MIT Folk Dance Club presents--

International Folk Dancing

Updated: 23 May, 2011

Participatory line, circle, and couple dancing for everyone from eastern Europe and the world

Every Sunday night from 8:00 pm until 11:00 pm
in the MIT Stratton Student Center, usually either Lobdell Dining Hall or Sala de Puerto Rico

Schedule
How we operate & the kind of dancing that we do
If you've never danced before
E-Mail list
Return to MIT Folk Dance Club home page

Dancing to Pajdashi

Schedule
(These dances may also be listed on the MIT campus-wide Events Calendar.)


See the weekly schedule of locations and special events.


The MIT Folk Dance Club recorded information line is 617-253-FOLK.  We are unable to update it often, so please check this website or the e-mail list for the latest information.

Now more than ever--we're an all volunteer organization, and we depend on our dancers to help keep us going!  Even a little help makes a big difference, and please feel free to ask us about setup, put-away, or sharing programming duties with one of us (i.e., you don't have to go it alone!).  Thanks!

Some further information on location:

The room listed in the schedule is our officially-reserved room for each date.  Normally, this will be the Sala de Puerto Rico or Lobdell Dining Hall, both on the 2nd floor of the MIT Stratton Student Center, or room 491 or 407 on the 4th floor of the Student Center.  Be aware that our meeting room can sometimes change at the last minute, so if we don't appear to be in a scheduled room, check elsewhere in the Student Center (2'd or 4th floors).  Also look for a sign that may be posted near the scheduled room announcing a location change.  If there's enough warning (which there often isn't), late room changes will be posted on the e-mail list.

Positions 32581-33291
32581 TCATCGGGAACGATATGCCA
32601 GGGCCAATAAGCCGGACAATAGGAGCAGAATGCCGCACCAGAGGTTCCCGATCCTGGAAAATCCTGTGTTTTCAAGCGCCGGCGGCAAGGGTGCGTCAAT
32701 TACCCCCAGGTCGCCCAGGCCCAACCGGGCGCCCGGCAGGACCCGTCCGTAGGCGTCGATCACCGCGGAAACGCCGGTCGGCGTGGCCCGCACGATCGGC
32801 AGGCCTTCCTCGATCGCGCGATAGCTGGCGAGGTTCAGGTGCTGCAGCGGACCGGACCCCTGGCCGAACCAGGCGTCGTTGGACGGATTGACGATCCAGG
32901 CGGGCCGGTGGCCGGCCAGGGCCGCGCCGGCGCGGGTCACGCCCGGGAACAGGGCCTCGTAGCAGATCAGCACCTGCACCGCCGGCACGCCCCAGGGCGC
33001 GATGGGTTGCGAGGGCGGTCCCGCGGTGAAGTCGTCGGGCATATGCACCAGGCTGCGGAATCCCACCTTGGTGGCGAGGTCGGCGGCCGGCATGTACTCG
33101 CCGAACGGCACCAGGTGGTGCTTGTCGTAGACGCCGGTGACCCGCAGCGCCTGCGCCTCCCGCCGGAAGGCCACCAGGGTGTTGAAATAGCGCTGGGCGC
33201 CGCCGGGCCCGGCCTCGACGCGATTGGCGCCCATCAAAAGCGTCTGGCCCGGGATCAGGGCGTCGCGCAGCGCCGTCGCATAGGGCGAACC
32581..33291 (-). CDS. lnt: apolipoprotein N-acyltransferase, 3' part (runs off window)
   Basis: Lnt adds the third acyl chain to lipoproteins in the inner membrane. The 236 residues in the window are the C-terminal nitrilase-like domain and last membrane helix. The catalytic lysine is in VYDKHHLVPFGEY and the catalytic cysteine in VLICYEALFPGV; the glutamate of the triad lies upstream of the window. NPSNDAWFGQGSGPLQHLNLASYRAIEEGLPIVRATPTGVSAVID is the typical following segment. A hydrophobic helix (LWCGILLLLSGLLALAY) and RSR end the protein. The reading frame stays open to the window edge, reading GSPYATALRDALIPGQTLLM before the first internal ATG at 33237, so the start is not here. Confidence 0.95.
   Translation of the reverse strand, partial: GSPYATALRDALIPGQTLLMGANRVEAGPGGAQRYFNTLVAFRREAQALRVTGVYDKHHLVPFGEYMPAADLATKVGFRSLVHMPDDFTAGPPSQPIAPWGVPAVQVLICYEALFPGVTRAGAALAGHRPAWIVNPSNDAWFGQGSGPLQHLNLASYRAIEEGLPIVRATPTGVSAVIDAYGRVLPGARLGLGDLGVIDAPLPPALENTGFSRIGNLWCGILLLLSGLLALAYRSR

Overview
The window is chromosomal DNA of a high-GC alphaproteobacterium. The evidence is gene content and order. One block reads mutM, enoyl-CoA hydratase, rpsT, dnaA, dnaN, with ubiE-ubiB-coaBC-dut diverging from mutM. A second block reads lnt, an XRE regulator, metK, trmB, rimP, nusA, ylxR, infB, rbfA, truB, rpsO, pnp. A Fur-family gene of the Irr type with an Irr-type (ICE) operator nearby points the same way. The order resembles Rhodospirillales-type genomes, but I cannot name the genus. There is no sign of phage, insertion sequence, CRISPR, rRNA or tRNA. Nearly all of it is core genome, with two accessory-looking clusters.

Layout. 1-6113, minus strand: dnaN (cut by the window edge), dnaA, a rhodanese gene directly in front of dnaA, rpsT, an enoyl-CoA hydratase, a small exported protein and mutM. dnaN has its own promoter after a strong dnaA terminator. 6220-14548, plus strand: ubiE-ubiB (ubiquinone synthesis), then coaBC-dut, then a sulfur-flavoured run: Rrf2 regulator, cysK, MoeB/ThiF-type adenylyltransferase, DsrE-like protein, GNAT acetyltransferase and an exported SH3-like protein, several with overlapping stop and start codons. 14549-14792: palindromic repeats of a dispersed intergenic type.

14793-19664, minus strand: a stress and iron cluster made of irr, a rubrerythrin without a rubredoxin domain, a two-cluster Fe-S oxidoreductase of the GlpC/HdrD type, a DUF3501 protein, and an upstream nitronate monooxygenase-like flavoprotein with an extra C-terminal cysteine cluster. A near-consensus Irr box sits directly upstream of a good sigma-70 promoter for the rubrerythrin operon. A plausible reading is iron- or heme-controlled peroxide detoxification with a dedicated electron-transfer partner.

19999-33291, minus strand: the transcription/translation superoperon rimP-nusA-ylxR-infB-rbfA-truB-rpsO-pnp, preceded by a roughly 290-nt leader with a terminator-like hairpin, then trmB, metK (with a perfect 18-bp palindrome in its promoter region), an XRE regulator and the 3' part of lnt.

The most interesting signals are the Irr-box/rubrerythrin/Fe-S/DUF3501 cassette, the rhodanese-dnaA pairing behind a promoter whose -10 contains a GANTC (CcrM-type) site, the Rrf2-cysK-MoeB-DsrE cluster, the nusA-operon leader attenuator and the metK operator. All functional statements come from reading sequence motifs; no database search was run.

Detailed directions to MIT, parking, and other location information can be found on the MIT folk dancing main page.

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If you're new to dancing or missed out on the Beginners' Nights:

Come check us out anyhow!  Bring your friends!  No experience necessary!

New dancers are welcome to join us any Sunday, not just at Beginners' Nights.  Come any time, though the best time is the earlier part of the evening (roughly 8:00-9:30) since a certain number of dances are usually taught during that period.  Many of our dances are straight-forward enough to pick up "on the fly", and folks will invite you to join the line (or circle, or whatever the formation might be) for those dances.  Later in the evening, we will blend in some more complex dances to appease the more experienced dancers, but you should be aware that most of our dance programmers make an effort to maintain a mix of levels that includes a certain percentage of easier dances right through the end of the evening, so there will be plenty for you do to do in the latter part of the evening as well.  If you're unsure about whether to join in a dance you haven't seen before, a good tactic is to get behind the line of dancers for a few moments and watch their steps to assess whether you feel comfortable "faking" this one.  And, yes, it is perfectly acceptable to "fake" a dance - just make sure you're moving more or less the same direction as the other dancers in the line, keep your grip relaxed and smile a lot - and no one will notice what your feet are or aren't doing.  This is something all of us, even experienced dancers, find ourselves doing from time to time.